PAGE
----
The Malleus Maleficarum is one of the best-known treatises dealing with the problem of what to do with witches. Written in 1487 by a Dominican inquisitor, Heinrich Institoris, following his failure to prosecute a number of women for witchcraft, it is in many ways a highly personal document, full of frustration at official complacency in the face of a spiritual threat, as well as being a practical guide for law-officers who have to deal with a cunning, dangerous enemy. Combining theological discussion, illustrative anecdotes and useful advice for those involved in suppressing witchcraft, the treatise's influence on witchcraft studies has been extensive. The only previous translation into English, that by Montague Summers in 1928, is full of inaccuracies. It is written in a style almost unreadable nowadays, and is unfortunately coloured by Institoris's personal agenda. This new edited translation, with an introductory essay setting witchcraft, Institoris and the Malleus into clear English, corrects Summers' mistakes and offers an unvarnished version of what Institoris actually wrote. It will undoubtedly become the standard translation of this controversial late medieval text.
witches are described in many
tracts. It is only by deciding, a priori, that male witches are
insignificant that one could treat early modern demonology as
When we ‘discovered’ that
HeinrichInstitoris and Jacob Sprenger referred to witches in both masculine
and feminine terms, one of our first questions concerned the relative
frequency of the masculine usage. Just
Inquisitors HeinrichInstitoris (Kramer,
Krämer) and Jacob Sprenger, 6 believed that all witches were female. In Latin, groups
containing both males and females conventionally are represented by the
masculine plural, even if there are more females than males in the group.
The feminine plural
implies an absence of males from a group; therefore, the use of the feminine
in the title Malleus maleficarum suggests that all witches are
man’s relationship with God and with the devil,
and about witchcraft and witches, assumptions we shall now examine.
1 For biographical accounts of Institoris and Sprenger, see Peter Segl, “HeinrichInstitoris:
Persönlichkeit und literarisches Werk,” in Peter Segl, ed., Der Hexenhammer (Cologne:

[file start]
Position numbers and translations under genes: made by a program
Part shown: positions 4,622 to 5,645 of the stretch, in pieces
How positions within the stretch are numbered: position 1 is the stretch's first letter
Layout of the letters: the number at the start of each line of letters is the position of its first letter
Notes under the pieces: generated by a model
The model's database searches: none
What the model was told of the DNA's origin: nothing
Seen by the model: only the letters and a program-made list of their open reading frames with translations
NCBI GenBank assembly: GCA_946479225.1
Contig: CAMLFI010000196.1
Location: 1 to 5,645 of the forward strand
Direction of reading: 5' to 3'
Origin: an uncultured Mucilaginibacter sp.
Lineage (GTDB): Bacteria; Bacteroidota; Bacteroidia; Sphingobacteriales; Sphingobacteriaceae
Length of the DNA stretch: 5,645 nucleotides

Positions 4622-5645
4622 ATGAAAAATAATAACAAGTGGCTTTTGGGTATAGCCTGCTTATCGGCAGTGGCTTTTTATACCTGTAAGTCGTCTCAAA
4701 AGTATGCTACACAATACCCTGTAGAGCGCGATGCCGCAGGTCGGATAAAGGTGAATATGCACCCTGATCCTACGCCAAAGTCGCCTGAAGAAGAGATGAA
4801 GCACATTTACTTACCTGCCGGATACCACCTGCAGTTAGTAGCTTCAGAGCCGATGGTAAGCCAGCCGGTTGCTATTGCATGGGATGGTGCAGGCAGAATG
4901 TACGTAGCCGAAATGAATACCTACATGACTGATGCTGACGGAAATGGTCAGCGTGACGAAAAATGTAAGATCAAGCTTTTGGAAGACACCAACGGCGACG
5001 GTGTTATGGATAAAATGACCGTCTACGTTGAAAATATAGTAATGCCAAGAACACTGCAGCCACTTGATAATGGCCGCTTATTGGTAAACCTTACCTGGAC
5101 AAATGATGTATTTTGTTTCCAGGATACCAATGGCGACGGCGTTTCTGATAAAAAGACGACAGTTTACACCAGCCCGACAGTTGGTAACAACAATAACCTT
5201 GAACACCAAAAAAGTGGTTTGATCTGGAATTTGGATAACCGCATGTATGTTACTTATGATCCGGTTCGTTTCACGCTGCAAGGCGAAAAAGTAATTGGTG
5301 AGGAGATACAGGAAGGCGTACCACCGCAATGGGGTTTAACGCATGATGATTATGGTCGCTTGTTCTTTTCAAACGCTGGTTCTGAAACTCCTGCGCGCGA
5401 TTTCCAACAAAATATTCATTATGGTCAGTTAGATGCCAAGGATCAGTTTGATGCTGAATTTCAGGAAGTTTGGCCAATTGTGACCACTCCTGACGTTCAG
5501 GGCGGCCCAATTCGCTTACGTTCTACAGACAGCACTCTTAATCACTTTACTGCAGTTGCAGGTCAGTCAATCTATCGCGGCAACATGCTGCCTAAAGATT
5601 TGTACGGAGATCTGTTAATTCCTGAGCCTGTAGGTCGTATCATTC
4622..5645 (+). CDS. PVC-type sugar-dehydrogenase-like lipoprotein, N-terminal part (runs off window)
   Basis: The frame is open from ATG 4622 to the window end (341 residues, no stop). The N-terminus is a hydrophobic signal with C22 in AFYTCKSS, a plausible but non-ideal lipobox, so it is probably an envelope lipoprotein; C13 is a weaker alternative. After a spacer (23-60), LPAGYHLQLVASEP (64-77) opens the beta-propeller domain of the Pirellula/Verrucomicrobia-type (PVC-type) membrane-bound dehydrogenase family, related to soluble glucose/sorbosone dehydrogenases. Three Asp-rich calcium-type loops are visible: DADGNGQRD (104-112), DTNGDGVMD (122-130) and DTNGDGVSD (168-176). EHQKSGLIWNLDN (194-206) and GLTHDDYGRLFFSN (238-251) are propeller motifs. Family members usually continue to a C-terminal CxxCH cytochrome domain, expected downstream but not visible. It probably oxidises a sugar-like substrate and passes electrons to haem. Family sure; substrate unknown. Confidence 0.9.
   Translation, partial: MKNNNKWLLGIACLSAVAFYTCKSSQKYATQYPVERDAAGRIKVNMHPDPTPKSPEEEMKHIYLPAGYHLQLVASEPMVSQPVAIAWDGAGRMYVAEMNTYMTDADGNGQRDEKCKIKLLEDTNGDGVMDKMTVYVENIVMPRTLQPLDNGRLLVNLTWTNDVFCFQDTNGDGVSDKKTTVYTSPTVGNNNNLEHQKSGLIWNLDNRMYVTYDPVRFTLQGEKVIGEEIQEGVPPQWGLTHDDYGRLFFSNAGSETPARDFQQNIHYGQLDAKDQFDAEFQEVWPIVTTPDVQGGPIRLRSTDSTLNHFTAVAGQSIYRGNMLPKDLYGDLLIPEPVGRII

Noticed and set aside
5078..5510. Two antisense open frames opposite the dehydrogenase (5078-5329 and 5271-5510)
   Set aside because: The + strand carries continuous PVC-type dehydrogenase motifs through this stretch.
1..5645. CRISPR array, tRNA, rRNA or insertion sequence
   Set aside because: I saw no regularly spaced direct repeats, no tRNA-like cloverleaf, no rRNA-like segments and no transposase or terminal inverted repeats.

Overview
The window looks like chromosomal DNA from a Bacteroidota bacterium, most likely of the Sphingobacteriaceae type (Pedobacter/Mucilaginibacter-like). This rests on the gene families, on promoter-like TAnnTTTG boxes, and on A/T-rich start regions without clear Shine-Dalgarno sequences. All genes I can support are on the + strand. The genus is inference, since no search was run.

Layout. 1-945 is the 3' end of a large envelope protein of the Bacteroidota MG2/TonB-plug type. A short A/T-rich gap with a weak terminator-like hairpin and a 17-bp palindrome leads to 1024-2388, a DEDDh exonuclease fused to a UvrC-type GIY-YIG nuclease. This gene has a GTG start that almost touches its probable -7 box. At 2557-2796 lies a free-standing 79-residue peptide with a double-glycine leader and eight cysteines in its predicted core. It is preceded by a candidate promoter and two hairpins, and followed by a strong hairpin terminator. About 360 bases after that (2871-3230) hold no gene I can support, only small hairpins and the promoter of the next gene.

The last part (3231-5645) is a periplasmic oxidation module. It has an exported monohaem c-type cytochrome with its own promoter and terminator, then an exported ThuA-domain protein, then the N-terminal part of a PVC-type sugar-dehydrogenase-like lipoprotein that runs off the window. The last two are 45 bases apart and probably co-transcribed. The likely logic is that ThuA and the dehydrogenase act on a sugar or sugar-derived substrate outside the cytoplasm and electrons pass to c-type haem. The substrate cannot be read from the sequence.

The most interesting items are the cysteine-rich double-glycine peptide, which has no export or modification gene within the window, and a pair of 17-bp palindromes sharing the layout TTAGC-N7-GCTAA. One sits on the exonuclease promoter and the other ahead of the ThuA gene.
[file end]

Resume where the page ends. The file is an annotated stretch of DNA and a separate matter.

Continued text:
Böhlau Verlag, 1988), 103–26; Joseph Hansen, ed., Quellen und Untersuchungen zur
Geschichte des Hexenwahns und der Hexenverfolgung im Mittelalter (reprint, Hildesheim:
Georg Olms Verlagsbuchhandlung, 1963), 360–407; Joseph Hansen, Zauberwahn, Inquisition und
survive in Brixen’s episcopal archives; they have
been partially edited by Hartmann Ammann, “Der Innsbrucker Hexenprocess von
1485,” Zeitschrift des Ferdinandeums für Tirol und Vorarlberg 34 (1890): 1–87. See also Eric
Wilson, “Institoris at Innsbruck: HeinrichInstitoris, the Summis Desiderantes and the
Brixen Witch-Trial of 1485,” in R.W. Scribner and Trevor Johnson, eds., Popular
Religion in Germany and Central Europe, 1400–1800 (New York: St. Martin’s Press,
2 “Pfie dich, du sneder minch, daz dich das fallend übel etc.” Ammann, “Innsbrucker
ludibriis.” See also
Thomas Aquinas, Summa Theologiae, pt. 1, qu. 63, art. 2.
22 Hans Peter Duerr, Dreamtime, trans. Felicitas Goodman (Oxford: Basil Blackwell, 1985),
23 For dates and biography of Felix of Hemmerlin (known in Latin as Felix Malleolus), see
Hansen, Quellen, 109.
24 “Nam dicti Principes non proposuerunt deum ante conspectum suum sed inter se
diviserunt regni terminos terrarum ante Triumphum.” Felix Hemmerlin, Tractatus de
Credulitate Daemonibus Adhibenda, in HeinrichInstitoris and Jacob Sprenger, Malleus
Maleficarum (Frankfurt, 1600), 2:431.
abbot who was visited by an angel, and ‘after that (forsooth)
was as chaste as though he had had never a stone in his breech’,
Scot’s derisive, bracketed ‘forsooth’ and clever punning ridicule the
story simply by telling it.48 Proponents of witchcraft, in their texts,
prefer to keep things as serious as possible. Scot, while making
disingenuous apologies for the filthiness of the stories he is sadly
46 Scot, iv.5, p. 79.
47 Scot, iv.4, pp. 77–78; HeinrichInstitoris and Jakob Sprenger, The Hammer
of Witches, translated by Christopher S. Mackay (Cambridge: Cambridge